Powerful as is the effect of these words when we read them in their first untarnished freshness, they gain immensely in their original language, to which neither Greek nor German, much less Latin or English, can furnish any full equivalent. "He supported himself, he built himself up, he reposed as a child in his mother's arms" (such seems to be the force of the Hebrew) in the strength of God, in God whom he did not see, more than in the giant empires of earth, and the bright lights of heaven, or the charms of tribe and kindred, which were always before him. It was counted to him for "righteousness." It "was counted to him," and his history seals and ratifies the result. His faith transpires not in any out. ward profession, but precisely in that which far more nearly concerns him and every one of us, in his prayers, his actions, in the righteousness, uprightness, moral elevation of soul and spirit which sent him on his way straightforward, without turning to the right hand or to the left.

(Dean Stanley.)He was justified by faith when his faith was mighty in effect, when he trusted in God, when he believed the promises, when he expected a resurrection of the dead, when he was strong in faith, when he gave glory to God, when, against hope, lie believed in hope; and when all this passed into an act of a most glorious obedience, even denying his greatest desires, contradicting his most passionate affections, offering to God the best thing he had, and exposing to death his beloved Isaac at the command of God. "By this faith he was justified," saith St. Paul; "by these works," saith St. James, i.e., by this faith working this obedience.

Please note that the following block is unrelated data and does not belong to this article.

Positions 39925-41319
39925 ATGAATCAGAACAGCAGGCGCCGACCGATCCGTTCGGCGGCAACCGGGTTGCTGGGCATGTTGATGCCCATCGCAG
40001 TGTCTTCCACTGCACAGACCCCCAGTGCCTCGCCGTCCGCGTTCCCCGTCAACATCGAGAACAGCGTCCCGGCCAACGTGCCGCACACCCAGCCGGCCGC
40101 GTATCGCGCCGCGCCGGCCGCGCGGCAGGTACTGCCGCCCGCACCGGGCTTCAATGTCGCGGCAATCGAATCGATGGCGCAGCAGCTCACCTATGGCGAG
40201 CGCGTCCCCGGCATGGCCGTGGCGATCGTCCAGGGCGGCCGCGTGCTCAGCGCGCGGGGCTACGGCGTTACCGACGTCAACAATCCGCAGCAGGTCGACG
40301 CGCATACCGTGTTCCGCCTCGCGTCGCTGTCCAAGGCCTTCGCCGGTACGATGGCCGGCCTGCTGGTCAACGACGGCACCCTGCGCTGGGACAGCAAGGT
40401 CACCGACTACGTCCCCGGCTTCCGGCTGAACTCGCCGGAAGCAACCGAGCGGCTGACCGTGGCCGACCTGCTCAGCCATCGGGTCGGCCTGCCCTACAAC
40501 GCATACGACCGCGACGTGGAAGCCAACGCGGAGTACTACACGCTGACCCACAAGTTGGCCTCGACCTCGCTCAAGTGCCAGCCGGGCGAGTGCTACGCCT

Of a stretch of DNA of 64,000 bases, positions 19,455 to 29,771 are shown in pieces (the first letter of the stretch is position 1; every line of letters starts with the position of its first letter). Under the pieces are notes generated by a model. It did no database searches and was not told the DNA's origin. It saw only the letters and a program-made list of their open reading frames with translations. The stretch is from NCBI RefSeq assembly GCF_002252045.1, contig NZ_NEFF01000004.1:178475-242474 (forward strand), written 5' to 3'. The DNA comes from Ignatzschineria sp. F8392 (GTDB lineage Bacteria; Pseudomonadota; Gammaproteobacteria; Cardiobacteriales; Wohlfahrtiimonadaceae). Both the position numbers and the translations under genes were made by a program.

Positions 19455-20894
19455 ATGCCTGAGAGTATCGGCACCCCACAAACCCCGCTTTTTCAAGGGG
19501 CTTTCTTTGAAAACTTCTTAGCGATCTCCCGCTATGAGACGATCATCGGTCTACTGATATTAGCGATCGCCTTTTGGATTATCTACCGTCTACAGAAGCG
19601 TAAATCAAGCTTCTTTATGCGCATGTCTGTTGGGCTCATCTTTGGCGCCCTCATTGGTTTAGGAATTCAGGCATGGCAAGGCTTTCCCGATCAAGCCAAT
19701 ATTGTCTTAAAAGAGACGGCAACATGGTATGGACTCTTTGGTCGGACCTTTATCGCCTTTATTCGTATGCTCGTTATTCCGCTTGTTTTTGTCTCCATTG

(Jeremy Taylor.)

He that hath true justifying faith believes the power of God to be above the power of nature; the goodness of God above the merit and disposition of our persons; the bounty of God above the excellency of our works; the truth of God above the contradiction of our weak arguings and fears; the love of God above our cold experience and ineffectual reason; and the necessity of doing good works above the faint excuses and ignorant pretences of disputing sinners; but want of faith makes us generally wicked as we are, so often running to despair, so often baffled in our resolutions of a good life; but he whose faith makes him more than conqueror over these difficulties, to him shall Isaac be born even in his old age, the life of God shall be perfectly wrought in him; and by this faith, so operative, so strong, so lasting, so obedient; he shall be justified, and he shall be saved.

(Jeremy Taylor.)